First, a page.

The story from which the title is drawn, “An Incomplete List of My Wishes,” gains part of its sense of incompletion in the fictional element of the story from the fact that a death row inmate appears in it indirectly, who is at the point of ordering his last menu, the last life choice he will be able to make for himself. But the narrator of the story is the woman whose daughter he may or may not have killed, who is also wrapped up in contemplation of choices, last and lasting both.

“Waiting for the Train to Fort Devens, June 17, 1943” is a story “written” by another sort of recording angel, a photograph preserved of men on their way to war, men both doomed to die and fated to come back and live as survivors, their individual conflicts and choices recorded as well in the book of memory.

“Altitude,” as one might expect by the title, deals in clever and short order with the dizzying sweep of differing abilities to scale heights of human endeavor and experience.

The story “Memories of the Snow Queen,” a collection of fictional meditations and variations on a frightening theme from a children’s story in a manner related to that of A. S. Byatt, reveals a grotesque and overwhelmingly dysfunctional secret to a young woman attempting to reconnect with this fragment of her past.

To end off the book, Reiter has chosen a story of an adoption, “Taking Down the Pear Tree,” which along with a finely tuned portrait of all the human actors involved in such an endeavor, is also a meditation upon family, grief, and change as a structural and inevitable part of human life.

All in all, I am delighted to have read this book and to have thus encountered even indirectly the dramas and conundrums some other humans experience, with the residual obligation and joy of developing more understanding and warmth towards these, my fellow beings. That is always of course the point of good fiction, to give its readers a point d’appui for the extension of understanding, but in this book in particular, Jendi Reiter makes it overwhelmingly easy for a reasonable, willing, good reader to comprehend their characters and their own creative reasons for giving them the lives they did. Shadowoperator (Victoria Leigh Bennett)

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Matthew 25:29–A Sunday “sermon” from an agnostic, on the topic of “Them as has, gets.”

I’m taking as my departure point for an essay on creative writing today a Biblical verse which has perplexed a good many people, and caused others to wonder if God was on their side after all. I mean no disrespect to those who are believers, it’s just that the Bible, like the Koran, the Bhagavad Gita, and other religious scriptures the world over, is part of the substructure of the culture, whether we like it or not, and as with all these texts, it has a great many conundrums, puzzles, riddles, and posers in it for even the diligent, reverent, and hardy.

The verse in full runs: “For whoever has will be given more, and they will have an abundance. Whoever does not have, even what they have will be taken from them.” For those who are more interested in Biblical lore and interpretation than in creative writing, my actual topic, there is a site which I personally know nothing about and cannot vouch for online, but they advertise a whole study guide online on the Biblical topic. They are called ConnectUs Commentaries. At this point, you might want to stop reading me, and start reading them.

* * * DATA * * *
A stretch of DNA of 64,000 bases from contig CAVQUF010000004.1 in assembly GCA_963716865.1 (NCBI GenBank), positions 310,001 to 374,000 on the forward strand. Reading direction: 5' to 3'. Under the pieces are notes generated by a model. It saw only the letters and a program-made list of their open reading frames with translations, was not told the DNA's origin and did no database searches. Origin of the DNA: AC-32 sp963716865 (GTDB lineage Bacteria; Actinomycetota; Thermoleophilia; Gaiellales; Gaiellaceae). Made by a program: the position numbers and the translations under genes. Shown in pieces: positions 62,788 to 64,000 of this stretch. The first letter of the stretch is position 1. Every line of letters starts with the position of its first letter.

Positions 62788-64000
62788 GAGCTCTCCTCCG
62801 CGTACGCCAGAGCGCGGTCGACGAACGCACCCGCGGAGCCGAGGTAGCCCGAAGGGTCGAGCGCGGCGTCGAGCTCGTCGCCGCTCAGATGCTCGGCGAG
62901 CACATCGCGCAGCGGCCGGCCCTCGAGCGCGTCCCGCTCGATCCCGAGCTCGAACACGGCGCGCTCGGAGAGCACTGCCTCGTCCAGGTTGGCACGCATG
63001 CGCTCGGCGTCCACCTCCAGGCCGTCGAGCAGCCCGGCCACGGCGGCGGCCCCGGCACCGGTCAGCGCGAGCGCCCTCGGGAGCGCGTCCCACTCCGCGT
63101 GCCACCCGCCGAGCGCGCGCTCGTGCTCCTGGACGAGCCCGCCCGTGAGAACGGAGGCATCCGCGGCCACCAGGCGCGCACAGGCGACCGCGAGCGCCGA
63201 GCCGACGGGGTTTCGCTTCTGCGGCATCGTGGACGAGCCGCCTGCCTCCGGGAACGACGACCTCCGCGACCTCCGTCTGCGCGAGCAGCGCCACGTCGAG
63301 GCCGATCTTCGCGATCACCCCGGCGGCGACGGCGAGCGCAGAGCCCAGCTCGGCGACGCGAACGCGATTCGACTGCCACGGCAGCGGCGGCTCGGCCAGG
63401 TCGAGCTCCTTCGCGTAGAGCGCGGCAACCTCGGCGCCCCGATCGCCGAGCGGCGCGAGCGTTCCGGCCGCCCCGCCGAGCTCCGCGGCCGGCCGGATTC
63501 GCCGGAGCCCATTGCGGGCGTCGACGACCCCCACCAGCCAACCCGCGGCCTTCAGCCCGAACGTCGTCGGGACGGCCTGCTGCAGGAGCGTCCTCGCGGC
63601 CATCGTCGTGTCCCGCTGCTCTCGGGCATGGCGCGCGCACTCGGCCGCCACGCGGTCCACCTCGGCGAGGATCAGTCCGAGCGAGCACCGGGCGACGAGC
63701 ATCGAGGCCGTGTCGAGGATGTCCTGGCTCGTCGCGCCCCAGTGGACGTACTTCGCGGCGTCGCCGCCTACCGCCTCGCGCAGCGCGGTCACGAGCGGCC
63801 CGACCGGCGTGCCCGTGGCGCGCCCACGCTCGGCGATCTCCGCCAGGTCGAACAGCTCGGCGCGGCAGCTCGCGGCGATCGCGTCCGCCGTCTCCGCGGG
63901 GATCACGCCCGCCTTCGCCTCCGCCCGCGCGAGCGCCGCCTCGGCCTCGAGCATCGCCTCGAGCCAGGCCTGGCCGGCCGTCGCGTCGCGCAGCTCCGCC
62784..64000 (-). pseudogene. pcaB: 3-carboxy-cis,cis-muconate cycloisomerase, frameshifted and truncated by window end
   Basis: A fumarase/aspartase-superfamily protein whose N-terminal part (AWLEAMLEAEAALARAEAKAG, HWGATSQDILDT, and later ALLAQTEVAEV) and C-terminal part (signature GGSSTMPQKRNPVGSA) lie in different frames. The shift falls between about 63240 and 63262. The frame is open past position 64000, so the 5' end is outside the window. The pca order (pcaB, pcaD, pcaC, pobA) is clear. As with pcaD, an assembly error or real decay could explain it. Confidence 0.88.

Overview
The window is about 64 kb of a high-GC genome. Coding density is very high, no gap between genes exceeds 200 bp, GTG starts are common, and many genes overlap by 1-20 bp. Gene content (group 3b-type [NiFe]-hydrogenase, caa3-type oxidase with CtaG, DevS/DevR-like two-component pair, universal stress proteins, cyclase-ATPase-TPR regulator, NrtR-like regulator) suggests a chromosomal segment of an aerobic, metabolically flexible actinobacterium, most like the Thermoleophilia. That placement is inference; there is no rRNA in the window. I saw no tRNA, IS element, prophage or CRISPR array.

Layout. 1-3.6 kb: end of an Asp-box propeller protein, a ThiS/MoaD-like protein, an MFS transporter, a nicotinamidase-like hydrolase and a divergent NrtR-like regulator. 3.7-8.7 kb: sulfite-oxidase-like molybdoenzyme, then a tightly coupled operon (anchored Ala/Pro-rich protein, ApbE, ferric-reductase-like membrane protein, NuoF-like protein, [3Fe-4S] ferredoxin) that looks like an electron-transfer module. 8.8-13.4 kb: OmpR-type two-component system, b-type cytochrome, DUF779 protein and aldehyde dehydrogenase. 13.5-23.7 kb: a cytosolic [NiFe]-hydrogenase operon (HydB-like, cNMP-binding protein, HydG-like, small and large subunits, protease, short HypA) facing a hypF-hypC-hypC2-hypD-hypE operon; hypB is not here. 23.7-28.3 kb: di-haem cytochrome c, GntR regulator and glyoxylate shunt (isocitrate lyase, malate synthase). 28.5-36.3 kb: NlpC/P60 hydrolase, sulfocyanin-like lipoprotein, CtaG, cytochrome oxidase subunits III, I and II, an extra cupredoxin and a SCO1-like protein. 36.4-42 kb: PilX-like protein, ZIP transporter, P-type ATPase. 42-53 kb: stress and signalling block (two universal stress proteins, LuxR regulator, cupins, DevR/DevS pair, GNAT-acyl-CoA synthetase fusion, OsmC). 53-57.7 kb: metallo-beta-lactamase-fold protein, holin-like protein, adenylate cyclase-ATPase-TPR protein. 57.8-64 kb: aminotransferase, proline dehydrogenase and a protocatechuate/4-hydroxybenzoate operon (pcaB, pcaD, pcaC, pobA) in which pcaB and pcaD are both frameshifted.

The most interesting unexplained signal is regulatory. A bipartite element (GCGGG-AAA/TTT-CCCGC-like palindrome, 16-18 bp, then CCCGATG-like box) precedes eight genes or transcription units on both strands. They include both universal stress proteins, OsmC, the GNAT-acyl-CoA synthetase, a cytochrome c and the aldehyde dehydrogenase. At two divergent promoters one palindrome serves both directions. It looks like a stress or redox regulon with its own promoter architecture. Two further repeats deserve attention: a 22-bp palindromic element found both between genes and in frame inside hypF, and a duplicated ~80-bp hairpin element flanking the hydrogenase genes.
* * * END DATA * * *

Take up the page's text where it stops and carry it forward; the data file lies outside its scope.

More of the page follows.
Now, for my commentary. The verse is certainly a head-scratcher, insomuch as it doesn’t at first seem suggestive of New Testament standards of justice and fair play. I can remember my grandfather, who was a poor man, a coal miner, but who was deeply religious, and non-resentful of those who had more, still wryly smiling and saying, “Them as has, gets.” And he seemed to see it as an interpretation of the way things went in earthly life, where things are unfair sometimes, perhaps more often than not, and rich people and advantaged people got more of whatever good life they already had, while others not so lucky got nothing, or lost what little they had. His own fortunes improved, I am happy to report, but “them as has, gets” still seems indicative of a lot of things going on in the world today, for a lot of the world’s people. Of course, if it was speaking of spiritual qualities, it’s perhaps my own prejudice, but I think my grandfather had those in spades, and maybe that’s why he was able to remain a secure believer in his religion all his life.

So, what does this has to do with creative writing? Well, we all know what it’s like to suffer from so-called “writer’s block.” It can exist in having a case of “diarrhea of the mouth and constipation of the brain,” or spewing out lots of meaningless garbage that’s clearly useless for any other purpose than being tossed out. Or, it can exist in simply trying to function in a mental vacuum which is not cooperating with you. It’s blank, bare, void: it hates you, it resists your every effort to populate it with images or rhetorical structures, if you’re a poet, with characters and scenes, if you’re a fiction writer, with arguments and provocative thoughts, if you’re an essayist, or if your work is a cross-over which uses the techniques of more than one of these forms, it refuses absolutely to talk to you and let you do anything at all. So, what do you do? If you want to “have” something that will miraculously produce that, “to you much will be given,” what can you do?